Monday, January 27, 2014

Messing up

I did it.  I swore I wasn't that mom.

But I did it anyway.


Oh yeah, Conan.  Yes I did.

My youngest called me at snack time from school last week and said, "You're not going to like this mom.  I'm 404."

And yes he was right.  I did not like that.  Usually I would say, "Ok.  Just correct it and we'll see where you fall at lunch."

Not that day.  Not last week.

Instead I said, "What happened?  What did you do?"

I know what your face just did.  Reading what I said.  You're face did this...

gasp gif photo:  tumblr_lw2niutaKL1qcuab3.gif

Told you I said it.

He sat silent for a minute and then said, "I know!  I don't know what happened."

"Did you bolus for breakfa..."

"Yes." he interrupted.

"Ok. Just correct and we'll see if it takes."

When I hung up I knew what I did.

I could feel it broiling my conscience.

I kept shuddering and shaking my head thinking about what I'd done.

It bugged me all day, until I picked him up from school.  When we had a minute alone in the kitchen I  spoke with him about how awful I felt.  I told him I knew that the number wasn't his fault.  I knew that diabetes throws us numbers like that, if it didn't he would have diabetes in the first place.  I told him I felt awful for making it seem like it was his fault, that even if he didn't bolus for breakfast it would have been ok, because things like that happen sometimes.  No one is perfect, right?

And he hugged me and immediately forgave me.  Even though I'm pretty sure it completely rolled off his back when it happened in the first place.

But I'm glad I said something regardless.

Because I made a mistake.  And I owned up to it.

Even those of us with the best of intentions...those of us who know the harm words have...those of us who fully understand, or TRY to fully understand the mental toll of Diabetes...even we can mess up.

And that's ok, I think.

As long as we're honest about our mistakes.  And sincere.

Kids can smell sincerity a mile away, just as well as they can smell insincerity.

I often wish I were the perfect mom who knew all the perfect things to say to make it all better all the time.  I know such a mom probably doesn't exist, so in the mean time...

I'll keep apologizing.

And hope in the process of raising him I don't completely screw him up.



  1. you are teaching your child the greatest gift - grace. he offers up such sincere acceptance of your apology because he has seen you do it. i believe this is one of the most important things we can teach or children in managing t1d, that sometimes there is no reason, we can't obsess about it - we just treat it and move on, but if we do have a lapsed moment of frustration over the "why" we can later take that deep breath and put that one number in perspective. Meri, I hope you know how much your honesty over all of these little moments means to me. There are times I feel like I am just failing, and failing and failing when it comes to diabetes care...then I read that you have these moments, too. I read about the resiliency of your boys and know that these minor moments will not dictate the future but things turn out great. I appreciate you so much. Thank you.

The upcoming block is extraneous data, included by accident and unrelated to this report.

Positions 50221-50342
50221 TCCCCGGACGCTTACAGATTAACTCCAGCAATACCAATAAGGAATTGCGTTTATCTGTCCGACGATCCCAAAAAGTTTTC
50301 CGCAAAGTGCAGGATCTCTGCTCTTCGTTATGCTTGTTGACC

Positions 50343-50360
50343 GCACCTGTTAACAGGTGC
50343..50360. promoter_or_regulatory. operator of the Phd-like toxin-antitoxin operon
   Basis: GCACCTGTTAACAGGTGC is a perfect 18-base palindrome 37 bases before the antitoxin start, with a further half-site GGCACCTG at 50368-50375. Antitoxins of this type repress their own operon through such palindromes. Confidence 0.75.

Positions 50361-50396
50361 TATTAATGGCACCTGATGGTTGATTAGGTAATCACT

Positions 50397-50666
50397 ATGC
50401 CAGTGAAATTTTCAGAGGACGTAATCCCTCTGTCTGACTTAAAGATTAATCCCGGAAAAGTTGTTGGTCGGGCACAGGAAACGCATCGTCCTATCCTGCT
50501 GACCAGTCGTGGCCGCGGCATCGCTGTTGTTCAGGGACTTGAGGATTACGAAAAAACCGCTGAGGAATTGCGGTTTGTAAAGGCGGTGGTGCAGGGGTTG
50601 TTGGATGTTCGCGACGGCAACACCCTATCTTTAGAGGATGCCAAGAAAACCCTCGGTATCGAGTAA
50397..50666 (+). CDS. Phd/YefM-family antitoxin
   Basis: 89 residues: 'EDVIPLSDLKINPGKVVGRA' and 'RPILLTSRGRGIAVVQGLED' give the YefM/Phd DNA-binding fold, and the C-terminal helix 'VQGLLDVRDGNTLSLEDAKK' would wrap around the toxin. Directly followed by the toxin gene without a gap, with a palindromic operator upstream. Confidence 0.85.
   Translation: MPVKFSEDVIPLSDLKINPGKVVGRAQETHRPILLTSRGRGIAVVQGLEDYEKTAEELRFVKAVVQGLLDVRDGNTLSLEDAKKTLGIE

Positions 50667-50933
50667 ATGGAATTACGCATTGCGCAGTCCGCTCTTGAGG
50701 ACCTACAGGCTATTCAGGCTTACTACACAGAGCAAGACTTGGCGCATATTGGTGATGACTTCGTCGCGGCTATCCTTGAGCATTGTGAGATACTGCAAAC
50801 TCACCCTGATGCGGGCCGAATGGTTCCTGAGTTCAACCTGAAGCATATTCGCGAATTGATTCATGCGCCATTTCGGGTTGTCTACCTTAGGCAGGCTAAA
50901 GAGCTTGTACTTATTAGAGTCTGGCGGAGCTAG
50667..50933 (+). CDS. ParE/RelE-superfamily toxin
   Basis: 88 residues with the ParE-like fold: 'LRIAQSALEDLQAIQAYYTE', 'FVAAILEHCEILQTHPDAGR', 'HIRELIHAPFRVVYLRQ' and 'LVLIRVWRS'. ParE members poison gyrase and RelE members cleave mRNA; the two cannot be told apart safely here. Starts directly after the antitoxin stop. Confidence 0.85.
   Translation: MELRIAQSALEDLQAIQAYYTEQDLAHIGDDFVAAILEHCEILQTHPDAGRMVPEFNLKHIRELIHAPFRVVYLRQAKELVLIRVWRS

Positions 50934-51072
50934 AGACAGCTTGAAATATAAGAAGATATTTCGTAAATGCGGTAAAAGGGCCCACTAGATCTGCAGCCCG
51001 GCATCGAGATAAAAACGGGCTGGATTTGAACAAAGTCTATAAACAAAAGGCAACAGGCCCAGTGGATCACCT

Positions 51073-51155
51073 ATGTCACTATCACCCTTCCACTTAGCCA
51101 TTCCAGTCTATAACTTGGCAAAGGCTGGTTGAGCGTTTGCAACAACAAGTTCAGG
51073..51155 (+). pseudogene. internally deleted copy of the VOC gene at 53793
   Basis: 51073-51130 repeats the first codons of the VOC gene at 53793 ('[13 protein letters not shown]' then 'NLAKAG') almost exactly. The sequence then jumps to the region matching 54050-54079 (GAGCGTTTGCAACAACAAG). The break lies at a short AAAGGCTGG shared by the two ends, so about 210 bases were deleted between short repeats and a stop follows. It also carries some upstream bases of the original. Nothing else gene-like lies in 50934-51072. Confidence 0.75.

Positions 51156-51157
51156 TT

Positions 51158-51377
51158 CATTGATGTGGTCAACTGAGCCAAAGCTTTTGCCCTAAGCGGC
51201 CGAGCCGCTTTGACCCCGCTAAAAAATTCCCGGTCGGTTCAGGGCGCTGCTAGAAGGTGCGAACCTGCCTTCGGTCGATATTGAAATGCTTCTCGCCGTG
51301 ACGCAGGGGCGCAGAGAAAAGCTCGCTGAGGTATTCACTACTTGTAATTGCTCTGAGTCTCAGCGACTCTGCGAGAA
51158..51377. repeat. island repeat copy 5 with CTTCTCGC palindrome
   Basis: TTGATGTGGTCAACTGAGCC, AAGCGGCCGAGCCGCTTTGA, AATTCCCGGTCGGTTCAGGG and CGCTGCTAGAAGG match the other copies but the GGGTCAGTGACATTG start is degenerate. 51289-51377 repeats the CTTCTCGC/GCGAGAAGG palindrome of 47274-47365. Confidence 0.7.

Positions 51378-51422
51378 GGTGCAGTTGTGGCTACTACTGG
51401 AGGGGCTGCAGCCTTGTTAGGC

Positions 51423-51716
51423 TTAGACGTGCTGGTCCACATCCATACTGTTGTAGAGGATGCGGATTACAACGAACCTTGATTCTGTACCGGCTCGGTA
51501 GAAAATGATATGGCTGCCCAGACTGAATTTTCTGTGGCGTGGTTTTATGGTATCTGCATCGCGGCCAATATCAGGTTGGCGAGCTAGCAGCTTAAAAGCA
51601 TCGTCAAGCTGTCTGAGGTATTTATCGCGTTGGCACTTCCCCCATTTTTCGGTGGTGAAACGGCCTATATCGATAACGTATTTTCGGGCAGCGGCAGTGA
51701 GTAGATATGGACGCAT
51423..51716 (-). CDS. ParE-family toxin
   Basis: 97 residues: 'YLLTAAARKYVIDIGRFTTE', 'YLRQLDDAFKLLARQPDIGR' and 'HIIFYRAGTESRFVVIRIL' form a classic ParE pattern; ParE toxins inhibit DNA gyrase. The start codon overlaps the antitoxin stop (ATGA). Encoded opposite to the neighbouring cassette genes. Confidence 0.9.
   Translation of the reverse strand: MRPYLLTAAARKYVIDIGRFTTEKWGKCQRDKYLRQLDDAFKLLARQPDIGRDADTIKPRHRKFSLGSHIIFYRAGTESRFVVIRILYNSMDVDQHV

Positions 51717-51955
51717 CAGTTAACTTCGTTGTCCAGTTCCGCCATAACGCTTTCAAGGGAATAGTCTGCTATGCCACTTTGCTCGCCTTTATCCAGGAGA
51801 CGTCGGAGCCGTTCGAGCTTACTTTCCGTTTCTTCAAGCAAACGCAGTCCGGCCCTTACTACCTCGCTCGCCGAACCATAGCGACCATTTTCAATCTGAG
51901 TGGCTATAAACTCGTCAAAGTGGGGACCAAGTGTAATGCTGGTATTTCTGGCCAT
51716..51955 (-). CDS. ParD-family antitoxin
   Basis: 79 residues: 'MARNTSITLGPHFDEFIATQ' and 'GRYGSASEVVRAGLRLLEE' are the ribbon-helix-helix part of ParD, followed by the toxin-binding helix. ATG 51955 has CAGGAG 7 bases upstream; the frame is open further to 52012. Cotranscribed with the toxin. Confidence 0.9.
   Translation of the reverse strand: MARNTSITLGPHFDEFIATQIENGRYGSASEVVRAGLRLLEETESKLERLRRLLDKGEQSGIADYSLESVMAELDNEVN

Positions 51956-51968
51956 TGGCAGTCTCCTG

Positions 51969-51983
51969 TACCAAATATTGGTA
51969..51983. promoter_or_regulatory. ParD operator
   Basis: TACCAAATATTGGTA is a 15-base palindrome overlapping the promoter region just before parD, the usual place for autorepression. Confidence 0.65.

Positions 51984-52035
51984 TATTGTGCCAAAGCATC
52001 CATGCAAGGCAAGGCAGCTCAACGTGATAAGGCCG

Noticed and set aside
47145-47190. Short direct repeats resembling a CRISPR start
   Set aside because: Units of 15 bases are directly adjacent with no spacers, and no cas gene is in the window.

2. Your story has a happy ending. You're right-- we're not perfect. But you did the right thing. Rejoice in the happy ending. Leave the guilt on the doormat.

  3. "I often wish I were the perfect mom who knew all the perfect things to say to make it all better all the time. I know such a mom probably doesn't exist, so in the mean time..."

    I'm just curious........when was 'being perfect" defined as never making a mistake? I was either absent that day or missed the memo. I think this whole story exactly defines, to the letter, a perfect mom. Period.

    Just my two cents.

  4. Thank you, Meri. What a beautiful admission. I hope your truth resonates with many many other D moms. Having grown up a child with diabetes, severely impacted by language, I also feel a need to say thank you personally. You apology extends all the way to me somehow. I wonder if my mom thought about the implications of subtle phrase changes. Even if she didn't, I think that if she read this, she would and that means the world to me. Thank you for sharing.

  5. yep...been there, done that, hated myself for it, apologized and tried to move on!

  6. martin freeman gif ftw!

    dude, every parent has done exactly (or a version of) this. every one! (and you're three times more likely to have it happen than me!) it's called being human. all we can do is hope to turn it into a teaching moment to let our kids know we are not perfect, sometimes we say things we don't mean and as long as we acknowledge it we can move on. great lessons for them to learn as they grow and make mistakes as well, ya know?


  7. Thank you for sharing this experience. My son was diagnosed at 17 and I shudder everytime I think of the stupid thing I said after we drove home from the GP/endo trip. I have apologized to him for it but still let the guilt kick me from time to time. Because of his age, I've needed to be on the sideline from the beginning of this T1D journey but I hope he hears me when I tell him how proud I am of him and all his accomplishments including his health management.
    Thanks for reminding me that being human is well, messy most of the time.


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